Forgiveness is for those who forgive, not for those who offend. It does not preclude taking precautions to avoid further offense,
but it frees us to think coherently instead of clouding our minds
with the hatred that prompts good people to do hateful things.
We see a lot of people in early recovery who are angry — angry at their parents, their bosses, the world, and often at themselves. Anger can be a useful tool. Nearly always a result of fear, whether obvious or hidden, anger prepares us to deal with challenges that demand forging on against whatever odds. In many cases, the alternative would be cowering in a corner and waiting for the wolf to have its way with us.
When we are facing an obvious opponent, with obvious action to be taken, our anger can be used and often discharged. But when the situation is such that we can’t strike back, through social position (say, at an employer) or size (a parent, bully or other), or simply because we have no recourse, anger can be a problem that far surpasses the cause. Continue reading →
There’s a D’n’D just up the street from my wife’s workplace that often causes a traffic backup in the right lane. I’ve gotten in the habit of staying in the left lane, then changing lanes ahead of the cars turning into the drive-though.
This morning I was just getting ready to make my lane change, and the “asshole” in the right lane didn’t turn into Dunkin’ Donuts. Boy, was I pissed! And then I thought, “Who’s the asshole here, anyway?”
A friend asks if it is OK to be angry about a relative having “chosen” behavior that has led to his imminent death and a lot of grief for those around him.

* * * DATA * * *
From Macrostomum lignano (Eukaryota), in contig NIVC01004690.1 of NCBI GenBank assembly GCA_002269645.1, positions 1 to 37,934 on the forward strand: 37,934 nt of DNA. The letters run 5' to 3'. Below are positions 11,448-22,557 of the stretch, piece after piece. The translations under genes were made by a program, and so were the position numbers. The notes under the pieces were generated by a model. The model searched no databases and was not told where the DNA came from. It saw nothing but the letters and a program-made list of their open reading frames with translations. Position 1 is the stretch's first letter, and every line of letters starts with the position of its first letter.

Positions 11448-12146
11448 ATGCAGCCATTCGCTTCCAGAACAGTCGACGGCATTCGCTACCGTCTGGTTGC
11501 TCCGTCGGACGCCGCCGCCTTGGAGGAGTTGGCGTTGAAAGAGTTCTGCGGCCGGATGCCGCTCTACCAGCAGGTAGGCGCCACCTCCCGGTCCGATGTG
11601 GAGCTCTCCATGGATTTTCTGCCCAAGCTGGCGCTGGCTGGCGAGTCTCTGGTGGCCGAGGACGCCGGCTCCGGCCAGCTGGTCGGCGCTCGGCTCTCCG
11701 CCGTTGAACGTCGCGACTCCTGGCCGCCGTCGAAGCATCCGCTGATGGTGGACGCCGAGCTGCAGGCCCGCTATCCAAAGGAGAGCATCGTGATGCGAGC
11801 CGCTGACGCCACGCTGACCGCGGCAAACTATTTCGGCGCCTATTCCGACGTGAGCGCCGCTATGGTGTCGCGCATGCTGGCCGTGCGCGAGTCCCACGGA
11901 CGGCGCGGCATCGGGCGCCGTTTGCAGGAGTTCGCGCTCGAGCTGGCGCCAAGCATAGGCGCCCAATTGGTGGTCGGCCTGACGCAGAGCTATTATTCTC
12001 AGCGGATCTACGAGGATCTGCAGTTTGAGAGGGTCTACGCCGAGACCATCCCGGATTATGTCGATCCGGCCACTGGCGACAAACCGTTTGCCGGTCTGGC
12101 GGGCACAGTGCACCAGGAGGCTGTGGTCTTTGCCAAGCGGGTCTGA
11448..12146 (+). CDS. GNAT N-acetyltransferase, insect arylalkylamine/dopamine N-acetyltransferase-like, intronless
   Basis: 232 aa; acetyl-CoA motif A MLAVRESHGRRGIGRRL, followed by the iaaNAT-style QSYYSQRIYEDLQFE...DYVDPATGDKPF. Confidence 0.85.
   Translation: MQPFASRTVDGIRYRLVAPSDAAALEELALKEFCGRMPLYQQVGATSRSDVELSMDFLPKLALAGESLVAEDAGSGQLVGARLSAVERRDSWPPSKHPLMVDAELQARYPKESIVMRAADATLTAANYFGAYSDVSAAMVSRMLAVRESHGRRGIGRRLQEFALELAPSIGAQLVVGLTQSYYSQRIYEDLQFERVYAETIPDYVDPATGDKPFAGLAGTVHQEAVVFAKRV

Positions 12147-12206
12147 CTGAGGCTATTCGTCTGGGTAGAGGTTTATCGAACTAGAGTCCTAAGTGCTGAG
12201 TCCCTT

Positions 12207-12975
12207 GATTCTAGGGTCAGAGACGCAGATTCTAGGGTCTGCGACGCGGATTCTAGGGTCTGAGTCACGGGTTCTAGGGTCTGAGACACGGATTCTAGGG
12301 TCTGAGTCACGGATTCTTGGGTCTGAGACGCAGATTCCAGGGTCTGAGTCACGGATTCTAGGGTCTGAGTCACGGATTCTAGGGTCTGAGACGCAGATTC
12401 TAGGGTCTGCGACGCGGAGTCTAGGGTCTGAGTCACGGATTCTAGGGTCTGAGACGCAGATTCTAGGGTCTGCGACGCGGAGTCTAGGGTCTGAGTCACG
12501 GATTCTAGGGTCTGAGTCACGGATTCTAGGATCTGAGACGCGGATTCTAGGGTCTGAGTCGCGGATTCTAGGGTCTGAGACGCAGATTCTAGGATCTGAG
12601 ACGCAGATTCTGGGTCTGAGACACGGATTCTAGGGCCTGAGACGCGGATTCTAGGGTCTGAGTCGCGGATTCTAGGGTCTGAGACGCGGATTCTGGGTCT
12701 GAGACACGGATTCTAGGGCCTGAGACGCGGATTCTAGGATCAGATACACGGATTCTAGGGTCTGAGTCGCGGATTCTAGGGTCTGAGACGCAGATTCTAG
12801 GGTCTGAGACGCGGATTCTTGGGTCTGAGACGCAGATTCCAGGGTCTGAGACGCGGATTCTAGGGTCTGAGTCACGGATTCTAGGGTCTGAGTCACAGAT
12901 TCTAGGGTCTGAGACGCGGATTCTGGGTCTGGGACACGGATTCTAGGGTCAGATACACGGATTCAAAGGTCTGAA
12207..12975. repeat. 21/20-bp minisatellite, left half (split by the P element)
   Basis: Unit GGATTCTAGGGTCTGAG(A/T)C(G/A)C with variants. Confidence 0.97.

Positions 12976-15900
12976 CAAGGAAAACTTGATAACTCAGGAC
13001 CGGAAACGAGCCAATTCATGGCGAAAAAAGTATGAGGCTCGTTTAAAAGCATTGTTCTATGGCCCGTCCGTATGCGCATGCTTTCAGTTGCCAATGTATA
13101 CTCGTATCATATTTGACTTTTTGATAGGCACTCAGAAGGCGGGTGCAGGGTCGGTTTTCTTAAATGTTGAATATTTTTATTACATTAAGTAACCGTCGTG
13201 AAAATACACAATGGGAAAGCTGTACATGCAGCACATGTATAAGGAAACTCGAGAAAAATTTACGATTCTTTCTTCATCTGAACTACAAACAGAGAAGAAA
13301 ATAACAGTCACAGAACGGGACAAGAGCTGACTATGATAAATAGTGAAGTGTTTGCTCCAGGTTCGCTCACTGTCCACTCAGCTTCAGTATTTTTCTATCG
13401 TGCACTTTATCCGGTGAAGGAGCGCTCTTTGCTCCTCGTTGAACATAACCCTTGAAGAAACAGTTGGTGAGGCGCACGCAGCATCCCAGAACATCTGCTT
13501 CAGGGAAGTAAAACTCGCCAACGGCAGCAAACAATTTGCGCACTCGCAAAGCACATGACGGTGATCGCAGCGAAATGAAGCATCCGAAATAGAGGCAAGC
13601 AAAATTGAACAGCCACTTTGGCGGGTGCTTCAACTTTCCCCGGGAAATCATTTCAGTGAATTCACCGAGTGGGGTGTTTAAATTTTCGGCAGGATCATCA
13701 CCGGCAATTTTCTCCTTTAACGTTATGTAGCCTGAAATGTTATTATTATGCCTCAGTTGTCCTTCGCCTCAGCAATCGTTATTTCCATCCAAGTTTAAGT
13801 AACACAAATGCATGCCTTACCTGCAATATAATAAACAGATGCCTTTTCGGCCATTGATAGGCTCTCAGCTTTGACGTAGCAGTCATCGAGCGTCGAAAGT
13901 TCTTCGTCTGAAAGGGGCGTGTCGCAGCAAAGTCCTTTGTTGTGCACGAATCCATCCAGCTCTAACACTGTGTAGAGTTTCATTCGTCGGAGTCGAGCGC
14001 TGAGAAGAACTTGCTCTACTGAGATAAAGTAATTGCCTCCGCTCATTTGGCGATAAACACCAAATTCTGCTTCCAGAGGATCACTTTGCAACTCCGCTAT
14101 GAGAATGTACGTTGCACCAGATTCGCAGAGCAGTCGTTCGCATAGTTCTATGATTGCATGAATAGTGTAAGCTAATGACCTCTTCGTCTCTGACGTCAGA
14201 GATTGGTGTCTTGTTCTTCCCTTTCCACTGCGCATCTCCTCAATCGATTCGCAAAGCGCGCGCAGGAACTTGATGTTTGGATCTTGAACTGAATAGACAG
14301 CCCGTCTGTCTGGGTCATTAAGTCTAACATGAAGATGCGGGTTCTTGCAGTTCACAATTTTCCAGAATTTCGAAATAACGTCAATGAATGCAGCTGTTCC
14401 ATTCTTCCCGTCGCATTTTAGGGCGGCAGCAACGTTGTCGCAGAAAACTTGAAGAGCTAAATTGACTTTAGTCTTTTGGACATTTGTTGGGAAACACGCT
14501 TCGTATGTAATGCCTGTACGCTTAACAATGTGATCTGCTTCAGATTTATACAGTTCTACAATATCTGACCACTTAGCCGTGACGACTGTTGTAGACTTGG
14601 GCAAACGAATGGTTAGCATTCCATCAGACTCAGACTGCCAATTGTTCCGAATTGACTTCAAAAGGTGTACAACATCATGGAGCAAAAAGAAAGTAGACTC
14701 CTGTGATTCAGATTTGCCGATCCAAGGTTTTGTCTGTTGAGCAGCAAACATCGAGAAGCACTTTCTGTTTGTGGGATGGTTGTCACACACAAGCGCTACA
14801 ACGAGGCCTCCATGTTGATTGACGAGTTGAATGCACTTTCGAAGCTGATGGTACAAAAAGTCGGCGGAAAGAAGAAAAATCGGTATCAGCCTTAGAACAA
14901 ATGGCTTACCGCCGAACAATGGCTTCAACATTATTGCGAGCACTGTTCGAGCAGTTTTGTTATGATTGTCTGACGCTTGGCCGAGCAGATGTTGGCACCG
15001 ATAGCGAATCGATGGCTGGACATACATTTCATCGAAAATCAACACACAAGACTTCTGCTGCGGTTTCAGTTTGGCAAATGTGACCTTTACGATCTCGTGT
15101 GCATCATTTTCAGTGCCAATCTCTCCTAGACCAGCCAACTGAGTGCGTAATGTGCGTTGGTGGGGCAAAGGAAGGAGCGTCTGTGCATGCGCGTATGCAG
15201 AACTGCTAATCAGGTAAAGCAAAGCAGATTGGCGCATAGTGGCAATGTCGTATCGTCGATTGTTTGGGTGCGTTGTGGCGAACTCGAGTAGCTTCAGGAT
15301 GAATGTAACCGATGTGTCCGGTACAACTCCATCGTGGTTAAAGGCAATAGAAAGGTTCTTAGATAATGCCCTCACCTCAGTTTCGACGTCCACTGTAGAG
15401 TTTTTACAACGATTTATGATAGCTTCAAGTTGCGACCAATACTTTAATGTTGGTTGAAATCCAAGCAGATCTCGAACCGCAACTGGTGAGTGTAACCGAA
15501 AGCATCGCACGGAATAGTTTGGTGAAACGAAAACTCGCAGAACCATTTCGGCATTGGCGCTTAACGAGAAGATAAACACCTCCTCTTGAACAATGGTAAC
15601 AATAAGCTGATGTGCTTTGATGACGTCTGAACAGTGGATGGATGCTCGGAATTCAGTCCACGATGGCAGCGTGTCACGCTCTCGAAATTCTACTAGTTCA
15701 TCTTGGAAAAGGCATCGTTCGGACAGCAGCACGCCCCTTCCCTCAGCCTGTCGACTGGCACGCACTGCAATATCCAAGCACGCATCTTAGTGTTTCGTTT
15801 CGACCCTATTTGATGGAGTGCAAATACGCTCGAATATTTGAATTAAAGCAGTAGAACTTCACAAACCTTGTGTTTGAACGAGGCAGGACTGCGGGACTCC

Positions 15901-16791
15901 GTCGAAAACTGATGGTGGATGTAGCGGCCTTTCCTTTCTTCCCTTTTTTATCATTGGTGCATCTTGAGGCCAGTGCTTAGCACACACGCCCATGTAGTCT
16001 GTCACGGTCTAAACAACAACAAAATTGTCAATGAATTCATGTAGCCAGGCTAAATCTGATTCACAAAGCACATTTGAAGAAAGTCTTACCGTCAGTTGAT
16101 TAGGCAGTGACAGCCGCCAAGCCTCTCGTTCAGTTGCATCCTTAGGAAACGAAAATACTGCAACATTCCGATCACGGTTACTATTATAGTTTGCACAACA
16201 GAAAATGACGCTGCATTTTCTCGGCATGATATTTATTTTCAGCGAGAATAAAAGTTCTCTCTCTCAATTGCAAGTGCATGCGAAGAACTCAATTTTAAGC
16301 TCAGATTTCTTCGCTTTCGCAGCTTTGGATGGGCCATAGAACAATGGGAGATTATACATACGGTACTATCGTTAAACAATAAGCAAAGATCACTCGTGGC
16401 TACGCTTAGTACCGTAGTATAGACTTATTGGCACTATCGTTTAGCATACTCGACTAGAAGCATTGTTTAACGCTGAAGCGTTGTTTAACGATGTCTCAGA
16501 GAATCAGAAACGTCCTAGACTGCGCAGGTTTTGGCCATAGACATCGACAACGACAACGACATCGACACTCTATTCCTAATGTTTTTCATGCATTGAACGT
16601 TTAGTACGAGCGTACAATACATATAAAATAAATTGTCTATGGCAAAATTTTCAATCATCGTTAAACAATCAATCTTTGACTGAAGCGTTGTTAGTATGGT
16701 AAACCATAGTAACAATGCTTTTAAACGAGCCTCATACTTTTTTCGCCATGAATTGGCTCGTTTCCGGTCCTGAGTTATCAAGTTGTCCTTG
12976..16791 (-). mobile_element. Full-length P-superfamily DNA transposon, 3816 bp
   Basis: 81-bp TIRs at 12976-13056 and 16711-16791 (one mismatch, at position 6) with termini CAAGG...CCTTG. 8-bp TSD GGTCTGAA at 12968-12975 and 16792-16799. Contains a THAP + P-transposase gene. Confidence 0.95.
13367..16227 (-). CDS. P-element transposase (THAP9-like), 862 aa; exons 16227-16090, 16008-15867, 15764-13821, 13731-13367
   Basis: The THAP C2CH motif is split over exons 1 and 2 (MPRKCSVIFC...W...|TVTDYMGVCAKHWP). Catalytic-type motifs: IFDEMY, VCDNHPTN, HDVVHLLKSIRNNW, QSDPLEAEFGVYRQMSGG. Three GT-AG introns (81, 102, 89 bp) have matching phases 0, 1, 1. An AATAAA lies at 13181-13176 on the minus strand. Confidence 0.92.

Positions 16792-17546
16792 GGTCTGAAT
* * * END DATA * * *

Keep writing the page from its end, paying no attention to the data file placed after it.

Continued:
You have an absolute right to feel angry; in fact, you don’t have a choice. Anger is an emotion, and it will happen whether we agree or not. If we try to suppress emotions completely, they always come out in other ways eventually. We can moderate them when we need to for social reasons, but we have to allow ourselves to feel and walk beyond them.
Once your anger has discharged, you will probably find it easier to appreciate why people with various compulsions do things the way they do — whether or not you come to understand it. The one thing you must understand now is this: working through the anger (and, yes, the grief) is something that you have to do for yourself. It is not about loyalty, it is not about propriety, it is not about right or wrong. It’s about dealing with an emotional upheaval of mythic proportions.
I tell people that it’s like taking out the garbage. If you throw the bag in the pantry instead of taking out the trash, eventually cleaning the pantry becomes not only a nasty job, it becomes imperative — otherwise, stuff starts leaking under the door and ruining things in the kitchen.
Be angry. Yell, scream, and don’t feel guilty about it. After that — and it may take quite a while — try to come to understand, for your sake as well as that of the others who may remember him differently.